Prisoner No. 12 has been abnormally quiet four days now. Officer is worried but from time to time, he hears laughs from there and he has this blank stare in his eyes. He’s coiled on the floor in the shape of a mollusc; he’s not eaten all these days, it may be surmised this contortion is influenced by the form of his bowel currently. He’s so absorbed in those tapes recorded by the Architect of Our Dear Penitentiary, or is it his photo album?

Architect: The way I see it is this – Socrates was not a man after knowledge, he was after ultimate knowledge. That’s what he was looking for and he never stopped. He wanted irrefutable truth but failed in his search. In this, he forgot something that was the doubtless the cause of his failure: his own ingenuity. Socrates could and would strive to examine any point and prove it moot. He did this by always opening up every viewpoint he was audience to. Had he left them alone to stand, he might have discovered it but he so obsessively oped all. In truth, one should say he should never have searched for them at all.

The effect of an encounter with Socrates can be likened to that with the HIV. That virus unlocks the security system of the body and leaves open for any attack to lay it waste. Socrates does similar arguments.

This chase for ultimate truth have I experienced before. It was born in a boy not even adolescent. Relentlessly did he search it out but then he hit the snag that hits everyone who goes too far: he died. That there was no ultimate truth killed the boy, he died in my arms. This boy was none other than my father. He died on his 20th birthday when I was but 7. From him, I learned the saying “I know nothing, nobody does, and that is my wisdom”. It was after this I discovered Socrates said the same thing. Even the method he usually used was much like Socrates’. Besides, both were largely vagabonds. I realized then that it was not just two disparate events, it was one type of man. That was my father, he chased knowledge and died on its pike, advising me not to emulate. I understood those last words affirming ignorance and they keep me creating with abandon as an Architect. That is the soul of my work, my fathers soul.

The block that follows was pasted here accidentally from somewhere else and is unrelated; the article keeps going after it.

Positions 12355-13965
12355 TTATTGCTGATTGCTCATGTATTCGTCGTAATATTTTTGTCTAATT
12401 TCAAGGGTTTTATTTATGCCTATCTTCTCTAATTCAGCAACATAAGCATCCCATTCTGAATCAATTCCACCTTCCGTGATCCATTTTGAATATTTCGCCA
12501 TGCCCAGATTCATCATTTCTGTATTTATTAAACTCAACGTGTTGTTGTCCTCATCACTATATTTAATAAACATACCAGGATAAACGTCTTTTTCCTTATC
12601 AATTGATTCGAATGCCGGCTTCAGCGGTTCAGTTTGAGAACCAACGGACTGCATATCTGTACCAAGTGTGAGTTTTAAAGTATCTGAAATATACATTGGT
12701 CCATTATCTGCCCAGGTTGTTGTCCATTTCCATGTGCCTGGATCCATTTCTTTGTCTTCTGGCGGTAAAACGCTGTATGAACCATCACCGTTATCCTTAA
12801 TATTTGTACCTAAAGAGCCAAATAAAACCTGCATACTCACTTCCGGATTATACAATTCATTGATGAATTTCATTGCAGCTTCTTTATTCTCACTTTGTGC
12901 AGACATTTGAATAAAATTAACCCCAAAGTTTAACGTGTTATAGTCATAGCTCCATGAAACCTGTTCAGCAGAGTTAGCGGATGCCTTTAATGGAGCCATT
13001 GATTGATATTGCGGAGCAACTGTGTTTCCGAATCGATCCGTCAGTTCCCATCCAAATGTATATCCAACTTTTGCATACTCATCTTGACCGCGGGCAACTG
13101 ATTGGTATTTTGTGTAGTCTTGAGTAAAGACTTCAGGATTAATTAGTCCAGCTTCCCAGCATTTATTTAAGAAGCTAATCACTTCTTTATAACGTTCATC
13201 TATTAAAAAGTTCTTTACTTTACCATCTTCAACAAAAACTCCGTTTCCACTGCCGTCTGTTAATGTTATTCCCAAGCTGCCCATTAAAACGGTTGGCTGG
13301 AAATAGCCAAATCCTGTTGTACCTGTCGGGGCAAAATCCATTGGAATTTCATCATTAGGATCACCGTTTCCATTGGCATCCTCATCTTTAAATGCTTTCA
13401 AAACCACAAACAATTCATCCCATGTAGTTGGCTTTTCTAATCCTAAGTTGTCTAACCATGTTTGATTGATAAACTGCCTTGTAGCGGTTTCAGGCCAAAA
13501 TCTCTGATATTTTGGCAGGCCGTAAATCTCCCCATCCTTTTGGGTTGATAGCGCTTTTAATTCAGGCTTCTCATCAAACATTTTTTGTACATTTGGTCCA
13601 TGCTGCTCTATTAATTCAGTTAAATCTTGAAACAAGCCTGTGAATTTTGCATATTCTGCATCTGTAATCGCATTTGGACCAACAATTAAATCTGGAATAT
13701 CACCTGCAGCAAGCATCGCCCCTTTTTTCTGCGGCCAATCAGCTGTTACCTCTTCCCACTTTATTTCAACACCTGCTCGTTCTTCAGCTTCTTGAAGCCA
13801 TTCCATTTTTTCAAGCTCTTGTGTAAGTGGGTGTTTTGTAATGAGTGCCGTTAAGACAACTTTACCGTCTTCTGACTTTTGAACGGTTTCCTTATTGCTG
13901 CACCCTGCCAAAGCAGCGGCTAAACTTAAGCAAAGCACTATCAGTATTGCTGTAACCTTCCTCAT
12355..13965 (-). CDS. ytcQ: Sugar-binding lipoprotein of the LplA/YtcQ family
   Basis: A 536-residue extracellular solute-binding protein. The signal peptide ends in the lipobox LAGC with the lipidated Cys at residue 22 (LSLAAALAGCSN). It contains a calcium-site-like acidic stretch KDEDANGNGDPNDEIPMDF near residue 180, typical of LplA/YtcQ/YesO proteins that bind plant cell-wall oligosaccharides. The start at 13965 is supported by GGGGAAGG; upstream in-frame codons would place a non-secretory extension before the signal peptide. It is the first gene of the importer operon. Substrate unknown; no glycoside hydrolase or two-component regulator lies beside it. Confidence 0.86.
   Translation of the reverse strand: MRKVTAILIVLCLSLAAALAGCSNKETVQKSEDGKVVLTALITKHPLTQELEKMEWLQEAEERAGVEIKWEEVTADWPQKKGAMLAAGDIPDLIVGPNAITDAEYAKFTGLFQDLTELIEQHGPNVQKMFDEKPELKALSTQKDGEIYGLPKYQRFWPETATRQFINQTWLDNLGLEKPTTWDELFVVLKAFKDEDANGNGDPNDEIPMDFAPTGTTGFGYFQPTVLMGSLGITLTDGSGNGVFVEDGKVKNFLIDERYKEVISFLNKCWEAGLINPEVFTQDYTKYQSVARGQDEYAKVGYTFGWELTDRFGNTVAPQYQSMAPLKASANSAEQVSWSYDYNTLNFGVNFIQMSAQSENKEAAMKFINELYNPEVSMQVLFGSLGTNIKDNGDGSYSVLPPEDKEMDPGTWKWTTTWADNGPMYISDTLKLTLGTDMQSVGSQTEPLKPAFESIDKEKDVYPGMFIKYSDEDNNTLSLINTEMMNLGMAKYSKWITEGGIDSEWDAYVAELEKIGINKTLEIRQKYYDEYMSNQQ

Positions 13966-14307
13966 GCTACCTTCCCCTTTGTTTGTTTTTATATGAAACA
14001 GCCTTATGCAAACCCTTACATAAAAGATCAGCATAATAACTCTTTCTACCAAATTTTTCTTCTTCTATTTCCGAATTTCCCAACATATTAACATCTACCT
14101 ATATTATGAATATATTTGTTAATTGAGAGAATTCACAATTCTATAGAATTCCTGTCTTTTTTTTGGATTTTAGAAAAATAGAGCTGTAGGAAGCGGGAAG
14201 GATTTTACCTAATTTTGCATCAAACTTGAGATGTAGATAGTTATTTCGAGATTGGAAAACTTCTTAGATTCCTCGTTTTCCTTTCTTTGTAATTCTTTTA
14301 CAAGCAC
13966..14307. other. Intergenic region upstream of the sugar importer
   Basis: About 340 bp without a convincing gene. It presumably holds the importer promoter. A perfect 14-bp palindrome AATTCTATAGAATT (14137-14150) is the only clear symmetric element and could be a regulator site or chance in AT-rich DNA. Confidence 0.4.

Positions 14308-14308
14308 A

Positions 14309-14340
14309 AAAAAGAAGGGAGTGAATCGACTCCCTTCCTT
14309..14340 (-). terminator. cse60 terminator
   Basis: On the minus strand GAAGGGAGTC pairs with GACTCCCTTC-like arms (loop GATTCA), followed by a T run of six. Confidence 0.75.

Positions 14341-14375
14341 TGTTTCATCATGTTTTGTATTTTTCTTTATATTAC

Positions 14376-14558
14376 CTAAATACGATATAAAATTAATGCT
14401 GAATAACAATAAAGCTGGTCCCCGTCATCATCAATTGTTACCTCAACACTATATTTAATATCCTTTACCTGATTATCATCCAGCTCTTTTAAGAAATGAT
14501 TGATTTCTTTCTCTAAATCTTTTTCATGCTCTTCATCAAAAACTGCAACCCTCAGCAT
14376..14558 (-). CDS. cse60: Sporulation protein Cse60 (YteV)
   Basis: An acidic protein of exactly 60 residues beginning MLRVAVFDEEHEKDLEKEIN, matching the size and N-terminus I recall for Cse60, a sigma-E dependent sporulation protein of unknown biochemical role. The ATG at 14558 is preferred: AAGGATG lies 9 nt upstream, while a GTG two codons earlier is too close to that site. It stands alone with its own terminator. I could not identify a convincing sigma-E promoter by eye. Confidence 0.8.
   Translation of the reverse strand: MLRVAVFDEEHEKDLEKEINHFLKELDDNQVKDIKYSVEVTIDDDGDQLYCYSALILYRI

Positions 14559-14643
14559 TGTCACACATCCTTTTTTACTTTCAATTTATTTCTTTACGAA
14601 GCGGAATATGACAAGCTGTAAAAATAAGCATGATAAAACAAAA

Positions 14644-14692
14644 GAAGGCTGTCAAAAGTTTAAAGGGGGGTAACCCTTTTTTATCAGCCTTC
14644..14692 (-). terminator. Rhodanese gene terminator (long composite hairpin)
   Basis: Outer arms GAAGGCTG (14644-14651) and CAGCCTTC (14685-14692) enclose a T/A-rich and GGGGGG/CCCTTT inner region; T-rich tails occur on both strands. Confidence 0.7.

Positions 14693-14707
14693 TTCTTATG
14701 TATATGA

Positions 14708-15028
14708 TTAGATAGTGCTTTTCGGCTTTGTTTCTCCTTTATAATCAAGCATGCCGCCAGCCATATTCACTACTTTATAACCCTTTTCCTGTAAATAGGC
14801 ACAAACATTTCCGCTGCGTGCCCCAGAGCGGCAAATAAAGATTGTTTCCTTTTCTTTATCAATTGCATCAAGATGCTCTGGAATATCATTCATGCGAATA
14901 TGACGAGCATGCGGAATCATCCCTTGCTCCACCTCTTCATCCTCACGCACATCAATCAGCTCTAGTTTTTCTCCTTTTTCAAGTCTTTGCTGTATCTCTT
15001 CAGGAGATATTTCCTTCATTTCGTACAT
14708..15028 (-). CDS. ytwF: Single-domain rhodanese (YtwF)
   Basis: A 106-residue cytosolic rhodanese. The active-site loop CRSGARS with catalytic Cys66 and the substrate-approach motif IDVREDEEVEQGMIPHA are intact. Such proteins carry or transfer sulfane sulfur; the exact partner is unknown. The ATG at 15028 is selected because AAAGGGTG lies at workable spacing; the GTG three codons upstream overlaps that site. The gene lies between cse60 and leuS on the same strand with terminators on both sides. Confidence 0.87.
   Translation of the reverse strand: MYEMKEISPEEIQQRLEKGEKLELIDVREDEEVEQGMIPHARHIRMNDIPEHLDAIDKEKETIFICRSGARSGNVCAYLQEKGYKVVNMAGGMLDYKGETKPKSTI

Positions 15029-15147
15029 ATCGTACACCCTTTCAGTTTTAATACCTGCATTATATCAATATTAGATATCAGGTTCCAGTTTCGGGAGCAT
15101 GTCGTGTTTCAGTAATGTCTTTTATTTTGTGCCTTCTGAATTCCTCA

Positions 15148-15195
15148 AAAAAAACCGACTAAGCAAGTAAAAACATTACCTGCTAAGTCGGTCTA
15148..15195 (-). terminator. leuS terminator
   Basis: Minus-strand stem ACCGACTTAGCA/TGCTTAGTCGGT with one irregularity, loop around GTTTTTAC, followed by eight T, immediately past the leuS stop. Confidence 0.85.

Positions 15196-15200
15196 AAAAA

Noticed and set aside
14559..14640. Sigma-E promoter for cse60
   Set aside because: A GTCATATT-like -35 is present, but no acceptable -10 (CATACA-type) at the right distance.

However, keeping the light of Truth burning above ones house provides the fuel that drives any expedition. For Truth is inexorable and thus, one keeps working, one keeps discovering, one grows beyond the limits of the fathers. Ultimate truth is one great abstraction and a shape-shifter at that.

Unlike my father, my work is not destructive but productive. And though I use my fathers functionalism, I do not share his indifference, almost distaste, for beauty, as can be seen in this spectacular Penitentiary I have built.

All in all, my father was a good man, I wish to see him again today although his face is in every single artifact of mine.

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